83 The Victorian Government should commission ongoing research into improving juror understanding, countering misconceptions about sexual violence and supporting the jury’s task in sexual offence trials.
The research should assess the effectiveness of, and identify ways to improve, jury directions, expert evidence and other measures that aim to support the jury’s task of deciding if the accused is guilty or not guilty.
84 To ensure complainants are respected when giving evidence in the Magistrates’ Court of Victoria and County Court of Victoria, and are able to provide the best quality evidence, the Criminal Procedure Act 2009 (Vic) should be amended to require, in the absence of the jury and before the complainant is called to give evidence, that the judicial officer, prosecution and defence counsel discuss and agree to:
a. the style and parameters of questioning so that questioning is not improper or irrelevant
b. the scope of questioning including questioning on sensitive topics and evidence to reduce re-traumatisation
c. the preferences and needs of complainants.
The treatment of complainants and their questioning should be in line with what the judicial officer determines following the discussion.
The process can be repeated until the conclusion of the complainant’s evidence.
85 The Victorian Government should fund the courts to strengthen measures to protect complainants in sexual offence cases by:
a. ensuring that they can enter and leave courthouses safely, including, where possible, allowing them to use a separate entrance and exit
b. using appropriate means to screen complainants from the accused when giving evidence in the courtroom
c. ensuring technology is reliable to support complainants to present their best evidence.
86 The Criminal Procedure Act 2009 (Vic) should be amended so that
a. special hearings under Part 8.2 Division 6 for children and people with a cognitive impairment are available in the Magistrates’ Court of Victoria
b. all other complainants in sexual offence trials in the County Court of Victoria and contested hearings in the Magistrates’ Court of Victoria are entitled to provide the whole of their evidence as pre-recorded evidence.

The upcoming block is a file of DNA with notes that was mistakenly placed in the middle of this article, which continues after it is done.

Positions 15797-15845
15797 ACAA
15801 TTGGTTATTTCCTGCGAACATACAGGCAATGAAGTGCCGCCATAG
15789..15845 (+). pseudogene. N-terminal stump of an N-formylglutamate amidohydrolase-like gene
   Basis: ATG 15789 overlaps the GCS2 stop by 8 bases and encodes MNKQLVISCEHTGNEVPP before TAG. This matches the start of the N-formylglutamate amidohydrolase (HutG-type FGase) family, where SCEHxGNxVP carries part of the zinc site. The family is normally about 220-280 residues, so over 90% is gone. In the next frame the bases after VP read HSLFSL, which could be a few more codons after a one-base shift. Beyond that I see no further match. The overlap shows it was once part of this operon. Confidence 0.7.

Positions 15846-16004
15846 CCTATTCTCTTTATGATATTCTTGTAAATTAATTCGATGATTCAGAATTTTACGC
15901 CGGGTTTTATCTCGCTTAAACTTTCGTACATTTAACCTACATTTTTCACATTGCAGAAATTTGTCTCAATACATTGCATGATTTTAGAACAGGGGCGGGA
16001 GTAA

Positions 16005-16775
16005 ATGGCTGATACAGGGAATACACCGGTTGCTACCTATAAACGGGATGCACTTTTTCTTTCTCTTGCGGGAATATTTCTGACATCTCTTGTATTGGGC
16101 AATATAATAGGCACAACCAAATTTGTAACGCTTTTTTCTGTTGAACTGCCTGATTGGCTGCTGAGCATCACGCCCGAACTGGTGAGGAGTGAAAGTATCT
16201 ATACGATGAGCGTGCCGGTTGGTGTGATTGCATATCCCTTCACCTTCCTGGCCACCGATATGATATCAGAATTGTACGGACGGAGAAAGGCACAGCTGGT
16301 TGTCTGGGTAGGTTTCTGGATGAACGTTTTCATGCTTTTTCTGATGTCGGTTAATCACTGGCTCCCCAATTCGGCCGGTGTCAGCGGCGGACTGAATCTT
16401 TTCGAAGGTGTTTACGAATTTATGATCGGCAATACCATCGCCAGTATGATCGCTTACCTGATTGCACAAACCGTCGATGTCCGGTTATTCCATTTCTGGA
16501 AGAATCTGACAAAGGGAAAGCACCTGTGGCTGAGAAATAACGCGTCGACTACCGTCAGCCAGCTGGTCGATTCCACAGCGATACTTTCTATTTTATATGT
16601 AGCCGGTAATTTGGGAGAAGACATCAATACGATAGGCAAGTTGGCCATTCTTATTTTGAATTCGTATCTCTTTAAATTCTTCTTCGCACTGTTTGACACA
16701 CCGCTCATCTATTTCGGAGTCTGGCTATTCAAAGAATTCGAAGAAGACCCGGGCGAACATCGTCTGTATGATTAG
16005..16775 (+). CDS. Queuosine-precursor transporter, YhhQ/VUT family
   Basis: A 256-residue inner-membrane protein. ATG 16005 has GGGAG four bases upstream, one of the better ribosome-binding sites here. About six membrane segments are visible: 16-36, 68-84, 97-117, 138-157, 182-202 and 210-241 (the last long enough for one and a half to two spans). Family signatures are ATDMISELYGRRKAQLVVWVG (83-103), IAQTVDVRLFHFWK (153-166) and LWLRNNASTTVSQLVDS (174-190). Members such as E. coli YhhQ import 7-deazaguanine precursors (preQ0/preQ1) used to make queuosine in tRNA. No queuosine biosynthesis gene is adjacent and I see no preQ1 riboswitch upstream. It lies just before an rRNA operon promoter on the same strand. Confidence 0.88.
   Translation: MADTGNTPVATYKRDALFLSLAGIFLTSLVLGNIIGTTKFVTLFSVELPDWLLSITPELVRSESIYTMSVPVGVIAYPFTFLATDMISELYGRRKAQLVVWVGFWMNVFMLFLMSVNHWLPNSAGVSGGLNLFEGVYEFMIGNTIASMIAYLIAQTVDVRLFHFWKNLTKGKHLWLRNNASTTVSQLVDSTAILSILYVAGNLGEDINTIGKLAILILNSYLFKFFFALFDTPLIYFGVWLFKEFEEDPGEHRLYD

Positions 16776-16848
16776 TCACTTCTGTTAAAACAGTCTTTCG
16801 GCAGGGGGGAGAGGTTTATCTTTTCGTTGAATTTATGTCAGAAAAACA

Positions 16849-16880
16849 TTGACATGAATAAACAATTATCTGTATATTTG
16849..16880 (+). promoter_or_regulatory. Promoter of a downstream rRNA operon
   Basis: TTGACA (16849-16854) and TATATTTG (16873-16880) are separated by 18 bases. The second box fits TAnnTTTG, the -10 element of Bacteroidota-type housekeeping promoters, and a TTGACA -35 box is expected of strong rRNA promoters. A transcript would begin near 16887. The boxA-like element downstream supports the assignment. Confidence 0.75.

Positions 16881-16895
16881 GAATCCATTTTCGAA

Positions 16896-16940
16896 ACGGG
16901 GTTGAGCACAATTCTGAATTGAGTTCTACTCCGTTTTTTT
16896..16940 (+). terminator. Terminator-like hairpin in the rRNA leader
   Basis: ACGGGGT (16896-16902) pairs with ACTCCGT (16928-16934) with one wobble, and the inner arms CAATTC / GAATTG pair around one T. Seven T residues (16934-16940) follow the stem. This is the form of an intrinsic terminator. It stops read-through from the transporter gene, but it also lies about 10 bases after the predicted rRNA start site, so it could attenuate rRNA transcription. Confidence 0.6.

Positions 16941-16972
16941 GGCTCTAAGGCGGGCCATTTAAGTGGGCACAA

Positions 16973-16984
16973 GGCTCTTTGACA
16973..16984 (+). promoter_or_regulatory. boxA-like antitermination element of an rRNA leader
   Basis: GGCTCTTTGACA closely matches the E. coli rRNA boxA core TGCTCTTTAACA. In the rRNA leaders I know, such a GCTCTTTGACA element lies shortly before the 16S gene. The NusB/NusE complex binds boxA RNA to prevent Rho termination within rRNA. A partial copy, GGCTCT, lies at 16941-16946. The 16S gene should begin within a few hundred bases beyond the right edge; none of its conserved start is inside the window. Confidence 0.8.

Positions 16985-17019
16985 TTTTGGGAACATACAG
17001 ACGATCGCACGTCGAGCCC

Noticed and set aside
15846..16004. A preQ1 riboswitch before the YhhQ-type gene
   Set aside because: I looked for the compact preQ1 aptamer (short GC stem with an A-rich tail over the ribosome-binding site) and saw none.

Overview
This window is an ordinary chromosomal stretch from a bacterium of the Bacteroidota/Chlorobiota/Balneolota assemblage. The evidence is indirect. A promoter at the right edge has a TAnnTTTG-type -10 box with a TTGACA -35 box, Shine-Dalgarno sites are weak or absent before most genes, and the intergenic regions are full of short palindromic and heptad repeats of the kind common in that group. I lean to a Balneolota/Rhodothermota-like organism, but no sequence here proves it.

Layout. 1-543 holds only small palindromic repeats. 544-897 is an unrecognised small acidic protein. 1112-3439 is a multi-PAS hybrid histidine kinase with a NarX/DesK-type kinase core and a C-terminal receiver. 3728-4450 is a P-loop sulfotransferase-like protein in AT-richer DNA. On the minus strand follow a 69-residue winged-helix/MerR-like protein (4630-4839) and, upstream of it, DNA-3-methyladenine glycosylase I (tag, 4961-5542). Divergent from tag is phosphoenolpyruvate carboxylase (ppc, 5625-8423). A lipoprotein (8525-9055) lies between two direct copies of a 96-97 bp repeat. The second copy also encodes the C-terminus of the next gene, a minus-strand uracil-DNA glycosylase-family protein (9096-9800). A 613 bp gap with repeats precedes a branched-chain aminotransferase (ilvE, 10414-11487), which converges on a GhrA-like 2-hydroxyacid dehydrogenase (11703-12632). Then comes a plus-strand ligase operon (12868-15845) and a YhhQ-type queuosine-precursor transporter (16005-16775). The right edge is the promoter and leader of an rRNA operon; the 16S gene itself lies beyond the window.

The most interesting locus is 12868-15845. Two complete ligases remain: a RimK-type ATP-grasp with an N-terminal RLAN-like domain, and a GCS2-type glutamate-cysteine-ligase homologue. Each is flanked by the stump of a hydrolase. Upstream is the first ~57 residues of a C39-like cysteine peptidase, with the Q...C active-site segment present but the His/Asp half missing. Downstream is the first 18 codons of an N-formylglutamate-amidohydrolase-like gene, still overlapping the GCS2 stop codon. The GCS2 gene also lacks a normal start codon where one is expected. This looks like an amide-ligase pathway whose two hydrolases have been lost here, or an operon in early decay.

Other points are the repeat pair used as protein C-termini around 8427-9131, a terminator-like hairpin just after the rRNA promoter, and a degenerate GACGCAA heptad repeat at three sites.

87 In line with recommendations in the Victorian Law Reform Commission’s inquiry on The Role of Victims of Crime in the Criminal Trial Process, the Evidence (Miscellaneous Provisions) Act 1958 (Vic) should be amended to:
a. strengthen procedural requirements to ensure that complainants can participate in decisions about applications to introduce communications made in confidence by a complainant to a medical practitioner or counsellor, either before or after the alleged sexual offending occurred (confidential communications) and have access to legal assistance
b. extend the protection of complainant’s records to health information as defined by the Health Records Act 2001 (Vic).
88 Procedures under Part 8.2, Division 2 of the Criminal Procedure Act 2009 (Vic) should be amended by:
a. requiring the prosecution (or informant in summary proceedings) to notify the complainant of their right to appear and the availability of legal assistance in relation to an application concerning sexual activities under section 342 of the Criminal Procedure Act 2009 (Vic)
b. requiring the court to be satisfied that the complainant is aware of the application and has had an opportunity to obtain legal advice
c. prohibiting the court from waiving the notice requirements except where the complainant cannot be located after reasonable attempts or the complainant has provided informed consent to the waiver
d. providing complainants with standing to appear
e. permitting complainants to provide a confidential sworn or affirmed statement to the court specifying the harm they are likely to suffer if the application is granted.
89 The language of section 341 of the Criminal Procedure Act 2009 (Vic) should be modernised by replacing the word ‘chastity’ with a neutral term.
90 The Victorian Government should establish an independent body, such as a Commission for Sexual Safety, following consultation on its nature and functions. This body should be responsible for preventing and reducing sexual violence, and supporting people who experience sexual violence.
91 The implementation of the reforms arising from this report and other sexual violence reforms should be monitored to hold the Victorian Government, people and bodies accountable for their effective implementation. The Victorian Government should:
a. report annually on the progress of implementing these reforms
b. consider establishing a monitoring function for sexual violence reforms, in light of the scope of future reforms.